This class is an exploration into the complexity and depth of the human experience through a Catholic lens. St. Ignatius will be a key dialogue partner, using his life as a springboard for students to uncover their own spiritual path and desires. Animated by the Catholic belief in the sacramentality of all creation, students will be challenged to reflect on the rituals, objects and symbols that charge their own lives with meaning. Core learning outcomes are to support student’s promotion of human dignity and developing a desire to build the Reign of God. Special focus will be on forming students to do a faith that does justice, exploring questions of inclusion, conscience, culture and identity. Toward this end, all students participate in the Frosh Retreat in the context of this course. The retreat includes a service project and reflection activities organized by the campus ministry department. Finally, students will conclude the year examining the relational and sexual dimension of human experience, probing ancient wisdom for guidance in discerning how to live towards greater healing and liberation.
Biology is the scientific study of life and living organisms. This course aims to develop students into scientifically literate citizens who have mastered the critical thinking skills that will allow them to make informed decisions in a world increasingly impacted by scientific discovery. This course also aims to develop in students an appreciation for the natural world and our role in its stewardship. Units of study in this course include evolutionary biology, genetics, heredity, cell structure and function, human reproduction, and ecology.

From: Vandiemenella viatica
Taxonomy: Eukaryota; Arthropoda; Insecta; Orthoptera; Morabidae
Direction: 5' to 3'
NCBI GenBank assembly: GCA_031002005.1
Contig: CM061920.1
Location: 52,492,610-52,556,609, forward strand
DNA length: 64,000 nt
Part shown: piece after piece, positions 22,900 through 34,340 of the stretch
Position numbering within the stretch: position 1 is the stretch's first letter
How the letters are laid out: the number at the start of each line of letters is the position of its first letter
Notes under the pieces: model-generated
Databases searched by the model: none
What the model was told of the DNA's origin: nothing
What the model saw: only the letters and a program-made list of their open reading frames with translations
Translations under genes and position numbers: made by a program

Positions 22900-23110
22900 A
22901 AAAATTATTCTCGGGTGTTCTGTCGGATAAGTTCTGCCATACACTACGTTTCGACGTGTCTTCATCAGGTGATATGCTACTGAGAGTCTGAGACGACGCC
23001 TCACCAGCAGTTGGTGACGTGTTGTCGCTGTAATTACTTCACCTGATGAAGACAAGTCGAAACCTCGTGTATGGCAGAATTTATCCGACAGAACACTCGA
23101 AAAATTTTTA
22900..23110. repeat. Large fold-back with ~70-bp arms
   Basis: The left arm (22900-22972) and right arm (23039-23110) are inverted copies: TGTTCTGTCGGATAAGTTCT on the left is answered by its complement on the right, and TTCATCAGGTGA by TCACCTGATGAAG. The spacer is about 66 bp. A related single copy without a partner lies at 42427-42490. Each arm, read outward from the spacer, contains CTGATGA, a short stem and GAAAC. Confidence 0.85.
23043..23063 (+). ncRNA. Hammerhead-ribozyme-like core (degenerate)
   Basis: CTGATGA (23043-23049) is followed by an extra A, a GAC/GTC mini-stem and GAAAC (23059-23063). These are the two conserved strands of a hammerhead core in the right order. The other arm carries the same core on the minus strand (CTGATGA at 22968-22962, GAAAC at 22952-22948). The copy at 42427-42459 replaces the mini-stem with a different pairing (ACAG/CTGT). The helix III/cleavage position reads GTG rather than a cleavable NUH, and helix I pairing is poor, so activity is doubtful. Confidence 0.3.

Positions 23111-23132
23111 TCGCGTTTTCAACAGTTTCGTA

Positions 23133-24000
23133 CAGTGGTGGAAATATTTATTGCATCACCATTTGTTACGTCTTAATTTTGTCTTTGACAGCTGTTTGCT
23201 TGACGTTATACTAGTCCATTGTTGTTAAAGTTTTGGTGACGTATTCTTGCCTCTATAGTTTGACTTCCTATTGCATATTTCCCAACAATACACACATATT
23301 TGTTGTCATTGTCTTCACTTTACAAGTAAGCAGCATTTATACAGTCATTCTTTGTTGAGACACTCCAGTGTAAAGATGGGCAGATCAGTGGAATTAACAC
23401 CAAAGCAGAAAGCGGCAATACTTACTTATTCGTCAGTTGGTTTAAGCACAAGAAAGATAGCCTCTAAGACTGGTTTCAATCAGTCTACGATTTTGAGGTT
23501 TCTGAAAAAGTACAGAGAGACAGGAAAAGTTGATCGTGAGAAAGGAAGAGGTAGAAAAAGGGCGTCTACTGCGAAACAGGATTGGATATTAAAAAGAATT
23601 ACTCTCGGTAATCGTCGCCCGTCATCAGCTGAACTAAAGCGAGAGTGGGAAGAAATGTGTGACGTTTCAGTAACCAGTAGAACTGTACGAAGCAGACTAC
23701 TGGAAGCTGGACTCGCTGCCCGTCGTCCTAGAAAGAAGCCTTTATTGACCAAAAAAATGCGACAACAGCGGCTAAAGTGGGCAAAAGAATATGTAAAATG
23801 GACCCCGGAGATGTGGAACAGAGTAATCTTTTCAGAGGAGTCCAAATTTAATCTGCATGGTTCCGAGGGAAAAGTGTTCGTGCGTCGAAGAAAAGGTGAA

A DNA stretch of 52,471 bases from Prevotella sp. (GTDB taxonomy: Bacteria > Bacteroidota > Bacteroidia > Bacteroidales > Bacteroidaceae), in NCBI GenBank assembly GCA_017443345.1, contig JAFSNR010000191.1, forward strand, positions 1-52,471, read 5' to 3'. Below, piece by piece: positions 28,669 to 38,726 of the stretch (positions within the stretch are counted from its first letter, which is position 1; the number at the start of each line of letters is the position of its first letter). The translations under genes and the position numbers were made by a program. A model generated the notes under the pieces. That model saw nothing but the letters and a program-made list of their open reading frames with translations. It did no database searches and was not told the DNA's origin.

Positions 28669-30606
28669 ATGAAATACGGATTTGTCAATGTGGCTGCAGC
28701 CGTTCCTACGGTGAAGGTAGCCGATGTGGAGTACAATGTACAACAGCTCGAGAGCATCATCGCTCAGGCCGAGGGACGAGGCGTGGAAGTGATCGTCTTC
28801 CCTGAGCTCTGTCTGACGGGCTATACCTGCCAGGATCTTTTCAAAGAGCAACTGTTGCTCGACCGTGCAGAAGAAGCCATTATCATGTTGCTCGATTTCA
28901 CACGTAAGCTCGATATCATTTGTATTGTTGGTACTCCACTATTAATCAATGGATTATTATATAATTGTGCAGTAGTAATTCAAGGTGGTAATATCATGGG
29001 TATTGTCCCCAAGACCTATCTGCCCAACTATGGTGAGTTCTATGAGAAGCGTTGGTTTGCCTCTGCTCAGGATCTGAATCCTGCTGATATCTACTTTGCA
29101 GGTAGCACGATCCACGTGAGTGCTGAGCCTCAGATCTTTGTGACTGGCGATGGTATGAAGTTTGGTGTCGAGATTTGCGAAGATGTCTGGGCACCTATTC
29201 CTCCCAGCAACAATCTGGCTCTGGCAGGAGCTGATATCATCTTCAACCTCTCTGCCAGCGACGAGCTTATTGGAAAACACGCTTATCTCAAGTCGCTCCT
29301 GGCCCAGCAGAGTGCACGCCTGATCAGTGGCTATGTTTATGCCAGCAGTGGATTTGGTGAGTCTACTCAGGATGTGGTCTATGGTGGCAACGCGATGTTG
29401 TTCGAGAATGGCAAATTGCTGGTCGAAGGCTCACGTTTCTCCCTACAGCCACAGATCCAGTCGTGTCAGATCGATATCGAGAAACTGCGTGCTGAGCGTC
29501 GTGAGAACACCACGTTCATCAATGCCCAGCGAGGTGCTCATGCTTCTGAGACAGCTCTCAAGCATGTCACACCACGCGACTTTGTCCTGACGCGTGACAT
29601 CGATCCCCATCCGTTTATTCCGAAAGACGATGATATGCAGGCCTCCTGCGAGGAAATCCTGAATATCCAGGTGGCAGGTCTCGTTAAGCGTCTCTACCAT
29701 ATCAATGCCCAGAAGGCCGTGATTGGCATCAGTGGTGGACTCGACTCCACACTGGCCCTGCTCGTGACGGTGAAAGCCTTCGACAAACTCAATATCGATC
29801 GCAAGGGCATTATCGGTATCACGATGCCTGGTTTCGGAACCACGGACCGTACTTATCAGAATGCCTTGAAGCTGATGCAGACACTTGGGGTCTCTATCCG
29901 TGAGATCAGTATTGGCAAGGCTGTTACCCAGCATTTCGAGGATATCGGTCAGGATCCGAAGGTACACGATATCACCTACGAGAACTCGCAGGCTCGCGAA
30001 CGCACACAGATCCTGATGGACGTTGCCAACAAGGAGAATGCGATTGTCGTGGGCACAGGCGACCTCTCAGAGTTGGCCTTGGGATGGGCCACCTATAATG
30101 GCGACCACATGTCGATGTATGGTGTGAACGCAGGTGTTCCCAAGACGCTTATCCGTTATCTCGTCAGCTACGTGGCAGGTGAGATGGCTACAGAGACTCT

Introduction to Ethnic Studies challenges students to frame their individual identity, their family history, and their community history through the lenses of race, ethnicity, gender, nationality and culture. Students will examine global case studies that identify problems and analyze causes of systemic inequality through historical and contemporary contexts. This course will also focus on developing reading, writing, notetaking and dialogue skills necessary to create and present well-organized arguments. Students will write an original paper based on their investigations of local communities. By the end of this course, students should have an understanding of what it means to live responsibly and ethnically as men and women with and for others.